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This topic contains 8 replies, has 9 voices, and was last updated by SickSigma 7 years, 10 months ago.
Hi
Could someone tell me if there is any relation between Control Limits & Process capability ?
A scenerio:
Process is biased towards to the Upper Specification Limits (USL). But the process happens to be within the control limits & it is withing the Specifications.
Question:
i) Will my Cpk be affected due to the shift away from my design center ? (Or is there no relationship at all ?)
A process that is ‘within control limits’ is not the same as a process ‘under control’. For a process to be ‘under control’ it is not just enough if all data points are within the control limits. There are various other points need to be met too.
Any of the below is a indicator of an ‘out of control’ process. Even if one of the below characteristics is present in your process, it means the process is ‘out of control’ and needs tuning.
A single point outside 3s control limits
2 out of 3 successive points beyond than 2s on the same side of the centerline
4 out of 5 successive points beyond 1s on the same side of the centerline
6 points in a row either increasing or decreasing
8 points in a row, none between 1s on either side of the centerline
9 points in a row on the same side of the centreline
14 points in a row alternating up and down
15 points in a row within 1s on either side of the centerline
Thanks,
Manikanda Mariappan
Morning Luthaniel,
Am not sure do you mean control limits or specification limits. Control limits define the area three standard deviations on either side of the centerline, or mean, of data plotted on a control chart. Control limits implies variation.
Specification limits are not, those are limits specified from customers or else, they are fixed and don’t change unless advised by customer
So I’ll assume that you mean specification limits.
first of all you should know how we would calculate the Cpk
Cpk = (USL – Avegage) / (3*St.Dev) – USL = Upper Specs Limits
Or Cpk= (Average – LSL)/(3*St.Dev) – LSL = Lower Specs Limits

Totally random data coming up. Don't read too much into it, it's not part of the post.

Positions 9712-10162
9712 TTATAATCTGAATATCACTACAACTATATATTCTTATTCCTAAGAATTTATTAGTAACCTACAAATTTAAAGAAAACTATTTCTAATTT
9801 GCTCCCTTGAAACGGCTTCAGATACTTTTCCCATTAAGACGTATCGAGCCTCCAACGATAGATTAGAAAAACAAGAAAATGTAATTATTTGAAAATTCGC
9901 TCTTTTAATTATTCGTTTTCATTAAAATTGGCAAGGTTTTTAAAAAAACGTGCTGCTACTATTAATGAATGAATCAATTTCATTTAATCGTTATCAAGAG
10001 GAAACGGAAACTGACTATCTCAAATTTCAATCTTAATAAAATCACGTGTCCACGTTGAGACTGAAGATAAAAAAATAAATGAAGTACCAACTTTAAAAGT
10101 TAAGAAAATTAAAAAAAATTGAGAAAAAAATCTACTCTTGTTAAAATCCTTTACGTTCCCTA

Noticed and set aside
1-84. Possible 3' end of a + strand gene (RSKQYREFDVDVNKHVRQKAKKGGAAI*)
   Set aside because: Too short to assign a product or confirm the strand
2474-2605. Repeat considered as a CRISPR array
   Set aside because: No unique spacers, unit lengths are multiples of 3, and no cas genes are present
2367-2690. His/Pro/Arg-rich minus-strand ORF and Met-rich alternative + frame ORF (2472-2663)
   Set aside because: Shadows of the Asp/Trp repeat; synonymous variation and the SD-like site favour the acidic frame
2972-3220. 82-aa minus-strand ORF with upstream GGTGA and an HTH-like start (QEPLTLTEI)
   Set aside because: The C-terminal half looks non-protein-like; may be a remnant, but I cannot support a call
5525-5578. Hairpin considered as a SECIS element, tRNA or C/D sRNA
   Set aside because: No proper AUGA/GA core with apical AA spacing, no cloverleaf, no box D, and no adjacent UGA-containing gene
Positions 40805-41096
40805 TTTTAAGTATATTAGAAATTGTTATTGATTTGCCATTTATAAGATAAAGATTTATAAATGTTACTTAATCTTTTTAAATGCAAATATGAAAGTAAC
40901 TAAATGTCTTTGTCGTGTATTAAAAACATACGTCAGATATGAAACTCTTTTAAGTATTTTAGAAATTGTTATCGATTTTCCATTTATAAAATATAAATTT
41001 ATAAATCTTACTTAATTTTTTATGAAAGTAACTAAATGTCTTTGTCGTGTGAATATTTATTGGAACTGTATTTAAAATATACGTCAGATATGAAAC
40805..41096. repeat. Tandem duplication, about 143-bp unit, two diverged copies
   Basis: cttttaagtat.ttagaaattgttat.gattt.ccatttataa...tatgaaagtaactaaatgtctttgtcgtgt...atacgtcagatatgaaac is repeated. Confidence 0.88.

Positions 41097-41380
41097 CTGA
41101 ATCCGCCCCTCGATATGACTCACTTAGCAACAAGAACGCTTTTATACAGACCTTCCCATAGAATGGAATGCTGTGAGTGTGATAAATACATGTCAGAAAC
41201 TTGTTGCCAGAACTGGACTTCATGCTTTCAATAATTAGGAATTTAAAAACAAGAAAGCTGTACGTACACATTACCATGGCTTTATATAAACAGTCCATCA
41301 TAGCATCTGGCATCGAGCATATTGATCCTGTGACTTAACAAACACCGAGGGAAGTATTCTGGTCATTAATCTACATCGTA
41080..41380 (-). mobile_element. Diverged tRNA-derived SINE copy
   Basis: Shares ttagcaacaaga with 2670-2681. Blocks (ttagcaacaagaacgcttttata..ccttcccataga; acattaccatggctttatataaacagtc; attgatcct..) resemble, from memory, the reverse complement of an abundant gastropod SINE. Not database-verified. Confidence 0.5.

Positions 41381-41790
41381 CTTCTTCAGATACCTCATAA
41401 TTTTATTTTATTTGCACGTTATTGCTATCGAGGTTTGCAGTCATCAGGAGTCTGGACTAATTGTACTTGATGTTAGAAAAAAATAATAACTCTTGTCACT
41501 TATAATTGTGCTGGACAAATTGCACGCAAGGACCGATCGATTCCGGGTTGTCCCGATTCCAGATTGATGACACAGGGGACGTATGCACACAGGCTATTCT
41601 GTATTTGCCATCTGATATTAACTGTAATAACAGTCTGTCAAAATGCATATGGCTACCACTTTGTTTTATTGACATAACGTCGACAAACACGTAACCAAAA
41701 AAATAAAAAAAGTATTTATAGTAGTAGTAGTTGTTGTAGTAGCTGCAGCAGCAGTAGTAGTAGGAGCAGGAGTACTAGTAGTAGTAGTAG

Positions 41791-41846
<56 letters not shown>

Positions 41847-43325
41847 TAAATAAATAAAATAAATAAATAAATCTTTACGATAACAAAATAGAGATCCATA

we take the min value as a result
while Cp = (USL – LSL) / (6*St.Dev)
So as you can see that the Cpk does look to where is the process average and how it’s related to the Specification limits and thus will change (decrease) if the process is not centered. you get max Cpk value if average is ceneterd.
Of course lower Cpk indicates more defects from the process and thus low capability.
Hi Luthaniel
Control limits & specification limits are totally different
Any process should have both control limits & specification limits and Cpk tells us how process is in center (target).
Control limits are voice of the process
Specification limits are voice of customer.
Just my opinion
Regards,
Krishnam
If you characterize your process and find that the mean is biased towards the USL, you might elect to lock in your control limits around the mean as it is (the better thing to do is to center your process).
In the above case you have accepted the fact that Zmin will be (USL-mean)/3. The location and dipersion of the data are used to calulate control limits, and also to calculate capability. The only difference is that spec limits are used in the capability analysis but not in the control limit derivation.
Remember not to record (or draw) the SL on the control chart.
Cpk is a measure of how closely the process is centered by definition. Therefore if your Cpk is excellent your process is targeted on nominal.
Your control limits are a funtion of the theoretical standard (not actual) deviation as calculated by the specific control chart you are using.
i.e. in an Xbar&R chart the theoretical Standard deviation is a function of the average range.
So basically the answer is their is no mathematical relationship between the two.
Ron,
Cpk is a measure of how closely the process is centered by definition. Therefore if your Cpk is excellent your process is targeted on nominal.
This is not true.
Consider a process witrh spec limits 0 and 100, mean at 90 and std deviation of 0.25. Cpk is enormous and we are nowhere near center.
Control limits focuses on process behavior and what the process can achieve (Voice Of the Process/Stability) while Cpk focuses on the capability relative to spec limits (Voice Of the Customer/Capability). In order to become capable, a process should be stable first.
You need to identify first if your spec limits are one-sided or two-sided and what kind of requirement will you be measuring (e.g. time — the lower the better, quality — the higher the better). Bias depending if its one or two-sided can be either beneficial or not.
If basing on your spec limits interpretation, the more the point reaches the upper spec, the more risky it is to have defects, then your Cpk might be affected.
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